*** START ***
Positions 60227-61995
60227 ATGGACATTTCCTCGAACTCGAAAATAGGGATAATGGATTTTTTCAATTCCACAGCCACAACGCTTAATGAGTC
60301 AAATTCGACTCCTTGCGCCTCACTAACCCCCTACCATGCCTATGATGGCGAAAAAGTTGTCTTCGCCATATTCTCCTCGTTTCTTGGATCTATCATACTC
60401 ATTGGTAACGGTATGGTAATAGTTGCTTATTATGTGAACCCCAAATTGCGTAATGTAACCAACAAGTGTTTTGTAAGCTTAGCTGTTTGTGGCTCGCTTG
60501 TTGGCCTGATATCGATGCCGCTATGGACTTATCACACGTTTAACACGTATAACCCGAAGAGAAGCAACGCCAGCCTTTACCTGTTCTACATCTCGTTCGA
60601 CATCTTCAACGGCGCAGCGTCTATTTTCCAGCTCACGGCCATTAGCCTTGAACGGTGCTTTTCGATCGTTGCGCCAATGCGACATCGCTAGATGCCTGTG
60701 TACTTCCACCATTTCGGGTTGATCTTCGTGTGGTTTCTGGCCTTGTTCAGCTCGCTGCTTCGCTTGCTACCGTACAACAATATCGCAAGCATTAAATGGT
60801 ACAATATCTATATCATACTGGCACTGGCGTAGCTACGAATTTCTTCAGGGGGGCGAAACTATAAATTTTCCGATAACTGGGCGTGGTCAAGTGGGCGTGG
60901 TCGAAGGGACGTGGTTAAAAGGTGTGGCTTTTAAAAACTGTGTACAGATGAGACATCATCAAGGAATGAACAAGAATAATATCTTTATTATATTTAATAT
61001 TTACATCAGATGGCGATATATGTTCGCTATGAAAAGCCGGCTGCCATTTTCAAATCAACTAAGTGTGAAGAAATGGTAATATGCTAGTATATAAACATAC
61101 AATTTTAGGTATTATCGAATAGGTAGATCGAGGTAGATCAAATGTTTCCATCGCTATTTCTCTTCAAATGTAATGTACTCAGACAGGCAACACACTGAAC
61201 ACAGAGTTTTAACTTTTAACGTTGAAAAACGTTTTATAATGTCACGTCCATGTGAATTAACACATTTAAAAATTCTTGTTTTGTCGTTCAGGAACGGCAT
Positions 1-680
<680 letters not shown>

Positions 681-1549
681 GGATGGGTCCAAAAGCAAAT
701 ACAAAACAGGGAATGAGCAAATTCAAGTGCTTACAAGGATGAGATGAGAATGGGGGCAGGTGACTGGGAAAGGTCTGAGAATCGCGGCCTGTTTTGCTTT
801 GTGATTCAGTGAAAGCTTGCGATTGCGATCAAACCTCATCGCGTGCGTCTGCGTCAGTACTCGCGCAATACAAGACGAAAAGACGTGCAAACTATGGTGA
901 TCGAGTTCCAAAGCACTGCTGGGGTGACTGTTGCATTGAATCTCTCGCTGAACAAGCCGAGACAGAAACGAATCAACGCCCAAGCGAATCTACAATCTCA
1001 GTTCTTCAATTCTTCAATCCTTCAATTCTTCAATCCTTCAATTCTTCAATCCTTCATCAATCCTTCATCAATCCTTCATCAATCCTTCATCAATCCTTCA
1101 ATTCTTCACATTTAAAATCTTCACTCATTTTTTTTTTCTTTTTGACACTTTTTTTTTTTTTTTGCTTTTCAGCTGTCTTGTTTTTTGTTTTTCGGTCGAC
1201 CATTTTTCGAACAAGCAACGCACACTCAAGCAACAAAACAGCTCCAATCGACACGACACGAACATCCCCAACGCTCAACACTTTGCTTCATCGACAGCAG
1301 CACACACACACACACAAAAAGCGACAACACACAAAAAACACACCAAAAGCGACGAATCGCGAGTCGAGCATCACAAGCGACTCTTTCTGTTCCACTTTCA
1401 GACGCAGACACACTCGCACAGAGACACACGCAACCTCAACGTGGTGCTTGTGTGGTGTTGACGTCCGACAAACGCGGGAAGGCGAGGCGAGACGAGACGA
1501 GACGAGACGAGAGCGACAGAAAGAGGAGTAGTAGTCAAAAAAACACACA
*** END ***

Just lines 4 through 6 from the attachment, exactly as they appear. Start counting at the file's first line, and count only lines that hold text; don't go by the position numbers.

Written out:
60401 ATTGGTAACGGTATGGTAATAGTTGCTTATTATGTGAACCCCAAATTGCGTAATGTAACCAACAAGTGTTTTGTAAGCTTAGCTGTTTGTGGCTCGCTTG
60501 TTGGCCTGATATCGATGCCGCTATGGACTTATCACACGTTTAACACGTATAACCCGAAGAGAAGCAACGCCAGCCTTTACCTGTTCTACATCTCGTTCGA
60601 CATCTTCAACGGCGCAGCGTCTATTTTCCAGCTCACGGCCATTAGCCTTGAACGGTGCTTTTCGATCGTTGCGCCAATGCGACATCGCTAGATGCCTGTG